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A Guest Blog Presented by: The Northern Illinois Food Bank
Can you believe it? One in five children in Northern Illinois is hungry. Northern Illinois Food Bank believes no one should go hungry and operates a Child Nutrition Program to distribute nearly 2.5 million meals directly to children each year. Since 2013, Blue Cross and Blue Shield of Illinois has supported the Food Bank’s development of a Nutrition Education Program to encourage children to try the nutritious foods provided through the organization’s After School Meals Program.
Understanding that trying new foods is often difficult for children, and also knowing that eating nutritious food is vital to growing children, the Northern Illinois Food Bank developed a hands-on Nutrition Education Program to educate and empower kids to try new foods – and learn they aren’t just good, but good for you.
The Nutrition Education Program teaches children to prepare their own healthy foods, because nutrition research has shown that children are more likely to eat something they made themselves. There are five food group modules in the program – vegetables, fruits, grains, protein and dairy – each with four lessons. Each lesson features a “star” ingredient in a short lesson and recipe demonstration. After learning how to prepare the recipe, children work in groups to prepare the food themselves. Once they have tried the new recipe, the children can bring home the lesson worksheet and recipe to share, reinforcing the importance of nutrition for the whole family.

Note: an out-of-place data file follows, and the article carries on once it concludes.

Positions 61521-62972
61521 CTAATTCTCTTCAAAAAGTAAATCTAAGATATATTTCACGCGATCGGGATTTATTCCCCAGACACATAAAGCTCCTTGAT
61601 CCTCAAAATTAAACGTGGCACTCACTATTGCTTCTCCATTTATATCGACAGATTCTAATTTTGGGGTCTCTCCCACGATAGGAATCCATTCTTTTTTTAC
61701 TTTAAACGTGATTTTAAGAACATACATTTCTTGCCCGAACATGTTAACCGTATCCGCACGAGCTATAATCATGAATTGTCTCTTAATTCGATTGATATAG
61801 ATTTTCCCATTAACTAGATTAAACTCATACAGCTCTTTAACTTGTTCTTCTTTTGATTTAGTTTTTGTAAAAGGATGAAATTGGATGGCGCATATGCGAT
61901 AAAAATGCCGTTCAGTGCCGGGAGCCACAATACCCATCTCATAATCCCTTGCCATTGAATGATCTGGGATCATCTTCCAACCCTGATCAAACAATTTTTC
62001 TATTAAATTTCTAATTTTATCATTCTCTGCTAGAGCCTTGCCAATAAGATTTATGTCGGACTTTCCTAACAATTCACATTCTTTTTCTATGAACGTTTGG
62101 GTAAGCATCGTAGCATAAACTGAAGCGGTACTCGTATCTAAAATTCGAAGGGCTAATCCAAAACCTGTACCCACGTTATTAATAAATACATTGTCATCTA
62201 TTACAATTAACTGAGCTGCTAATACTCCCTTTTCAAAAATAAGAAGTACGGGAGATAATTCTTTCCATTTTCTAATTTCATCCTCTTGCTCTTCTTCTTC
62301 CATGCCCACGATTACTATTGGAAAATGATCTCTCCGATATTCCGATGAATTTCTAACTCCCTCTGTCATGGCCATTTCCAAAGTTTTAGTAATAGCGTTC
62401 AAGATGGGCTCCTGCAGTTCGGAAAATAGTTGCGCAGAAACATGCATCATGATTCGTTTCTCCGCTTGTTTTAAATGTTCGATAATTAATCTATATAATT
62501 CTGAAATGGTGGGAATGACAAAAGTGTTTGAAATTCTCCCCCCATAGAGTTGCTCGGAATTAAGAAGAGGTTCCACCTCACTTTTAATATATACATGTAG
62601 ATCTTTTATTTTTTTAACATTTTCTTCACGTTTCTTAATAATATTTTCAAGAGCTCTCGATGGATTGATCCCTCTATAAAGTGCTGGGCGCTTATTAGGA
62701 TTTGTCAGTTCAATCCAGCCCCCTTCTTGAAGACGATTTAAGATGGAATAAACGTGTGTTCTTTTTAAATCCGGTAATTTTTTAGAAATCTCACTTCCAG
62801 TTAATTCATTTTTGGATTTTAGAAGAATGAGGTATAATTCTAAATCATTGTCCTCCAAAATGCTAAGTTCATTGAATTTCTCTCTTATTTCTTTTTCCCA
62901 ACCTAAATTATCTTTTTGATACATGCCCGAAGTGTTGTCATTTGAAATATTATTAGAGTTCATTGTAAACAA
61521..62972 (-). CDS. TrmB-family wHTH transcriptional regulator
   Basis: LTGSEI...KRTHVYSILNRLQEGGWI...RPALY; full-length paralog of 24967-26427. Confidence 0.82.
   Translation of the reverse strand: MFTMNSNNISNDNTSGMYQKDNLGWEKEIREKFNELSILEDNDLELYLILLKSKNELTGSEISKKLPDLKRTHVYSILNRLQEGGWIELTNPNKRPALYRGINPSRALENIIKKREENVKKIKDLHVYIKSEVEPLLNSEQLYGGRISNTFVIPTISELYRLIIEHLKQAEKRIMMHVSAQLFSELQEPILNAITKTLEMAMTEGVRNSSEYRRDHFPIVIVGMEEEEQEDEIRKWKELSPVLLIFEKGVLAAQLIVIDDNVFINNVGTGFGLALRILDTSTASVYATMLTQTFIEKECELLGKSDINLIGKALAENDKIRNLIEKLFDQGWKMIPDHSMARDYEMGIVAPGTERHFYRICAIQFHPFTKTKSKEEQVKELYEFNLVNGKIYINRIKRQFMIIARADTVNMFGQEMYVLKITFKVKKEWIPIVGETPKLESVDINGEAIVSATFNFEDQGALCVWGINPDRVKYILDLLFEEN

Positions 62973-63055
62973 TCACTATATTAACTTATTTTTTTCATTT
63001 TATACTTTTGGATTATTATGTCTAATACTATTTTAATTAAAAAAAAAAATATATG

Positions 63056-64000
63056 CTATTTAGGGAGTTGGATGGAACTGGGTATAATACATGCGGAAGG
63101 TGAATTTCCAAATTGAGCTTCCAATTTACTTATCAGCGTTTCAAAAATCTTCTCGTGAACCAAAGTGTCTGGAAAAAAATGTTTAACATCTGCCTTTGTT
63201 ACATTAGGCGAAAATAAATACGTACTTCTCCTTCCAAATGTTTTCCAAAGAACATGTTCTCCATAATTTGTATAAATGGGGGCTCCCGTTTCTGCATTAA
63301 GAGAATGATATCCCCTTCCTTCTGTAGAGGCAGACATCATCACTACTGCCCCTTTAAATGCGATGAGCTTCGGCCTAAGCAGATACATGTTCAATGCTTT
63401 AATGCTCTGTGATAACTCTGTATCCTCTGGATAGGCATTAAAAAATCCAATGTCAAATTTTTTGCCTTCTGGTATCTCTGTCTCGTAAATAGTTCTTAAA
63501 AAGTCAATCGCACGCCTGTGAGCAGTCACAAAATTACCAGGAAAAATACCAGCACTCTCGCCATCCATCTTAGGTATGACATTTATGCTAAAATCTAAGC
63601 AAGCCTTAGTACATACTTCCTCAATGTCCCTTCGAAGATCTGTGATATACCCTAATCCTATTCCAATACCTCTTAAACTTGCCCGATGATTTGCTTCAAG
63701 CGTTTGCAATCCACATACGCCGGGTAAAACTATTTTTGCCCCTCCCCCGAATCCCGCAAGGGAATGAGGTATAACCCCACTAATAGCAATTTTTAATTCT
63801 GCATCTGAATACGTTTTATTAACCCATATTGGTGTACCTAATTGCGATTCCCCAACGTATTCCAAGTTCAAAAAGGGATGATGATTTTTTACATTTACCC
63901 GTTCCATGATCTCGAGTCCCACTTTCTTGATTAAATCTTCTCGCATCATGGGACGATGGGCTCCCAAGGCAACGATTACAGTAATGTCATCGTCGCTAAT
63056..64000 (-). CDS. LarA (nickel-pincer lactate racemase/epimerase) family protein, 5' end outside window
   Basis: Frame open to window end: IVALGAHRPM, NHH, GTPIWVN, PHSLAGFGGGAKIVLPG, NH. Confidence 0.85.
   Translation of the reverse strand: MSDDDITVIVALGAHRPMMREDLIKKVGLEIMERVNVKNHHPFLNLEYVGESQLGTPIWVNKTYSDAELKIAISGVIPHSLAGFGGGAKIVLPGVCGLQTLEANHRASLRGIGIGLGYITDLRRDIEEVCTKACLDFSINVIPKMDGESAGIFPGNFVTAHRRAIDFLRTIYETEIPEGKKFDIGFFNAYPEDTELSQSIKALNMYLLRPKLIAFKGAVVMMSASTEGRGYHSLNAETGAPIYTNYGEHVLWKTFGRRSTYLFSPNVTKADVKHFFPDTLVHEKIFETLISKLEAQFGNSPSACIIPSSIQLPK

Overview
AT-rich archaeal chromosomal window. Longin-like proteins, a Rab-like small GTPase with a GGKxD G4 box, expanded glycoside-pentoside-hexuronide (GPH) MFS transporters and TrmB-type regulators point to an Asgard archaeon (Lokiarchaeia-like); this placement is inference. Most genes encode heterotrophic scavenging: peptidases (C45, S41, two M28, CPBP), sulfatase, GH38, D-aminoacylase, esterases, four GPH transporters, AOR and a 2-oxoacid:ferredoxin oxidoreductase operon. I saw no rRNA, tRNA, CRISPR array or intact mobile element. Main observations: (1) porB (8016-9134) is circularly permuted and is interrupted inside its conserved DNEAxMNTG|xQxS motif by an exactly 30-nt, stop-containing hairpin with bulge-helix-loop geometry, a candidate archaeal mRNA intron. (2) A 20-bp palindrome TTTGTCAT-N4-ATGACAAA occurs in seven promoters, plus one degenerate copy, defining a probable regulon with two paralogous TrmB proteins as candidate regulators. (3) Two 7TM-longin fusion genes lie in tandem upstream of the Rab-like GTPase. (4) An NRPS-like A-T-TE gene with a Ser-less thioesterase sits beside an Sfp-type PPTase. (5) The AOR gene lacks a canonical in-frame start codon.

“We often assume that kids don’t want to eat healthy foods, which is really a misconception. Kids like good food and they like to know what they are eating. Giving them the opportunity to make the snacks themselves and learn about the ingredients increases the likelihood that they will try it exponentially. And they love to be in charge of what they are eating. When I have kids asking for second and third servings of salad with raw broccoli and cauliflower in it, I know we’ve done our job!” says Jennifer Buck-Lamplough, Director of Nutrition Programs and Executive Chef.
Through the lessons, children try foods they may not typically eat at home and learn the importance of eating healthy. The program developers know they may not convince every child to love broccoli but when a child finishes preparing a recipe during the lesson, they have been willing to try something new. Over the last three years, the Nutrition Education Program has introduced new, highly nutritious foods to nearly 4,000 children in Northern Illinois.
The Nutrition Education Program has benefited from a strong collaboration with Northern Illinois University’s School of Family, Consumer and Nutrition Sciences to create evidence-based lessons and pilot each module with children at youth sites. The Food Bank and its youth site partners have participated in Playworks training to incorporate active play and good nutrition and to learn tools for engaging children during the lessons.
The five modules are now complete with lessons, recipes and worksheets. Facilitator training videos for the vegetable, protein and grain modules have been released. Dairy and fruit videos are in production and expected by the end of the year. All the materials developed for this program are available at www.SolveHungerToday.org/nutrition for use by any youth site. The Food Bank is eager to replicate the program across its 13-county service areas and to share it with the Feeding America network of food banks. Thank you, Blue Cross and Blue Shield of Illinois.Originally published on November 23, 2016.
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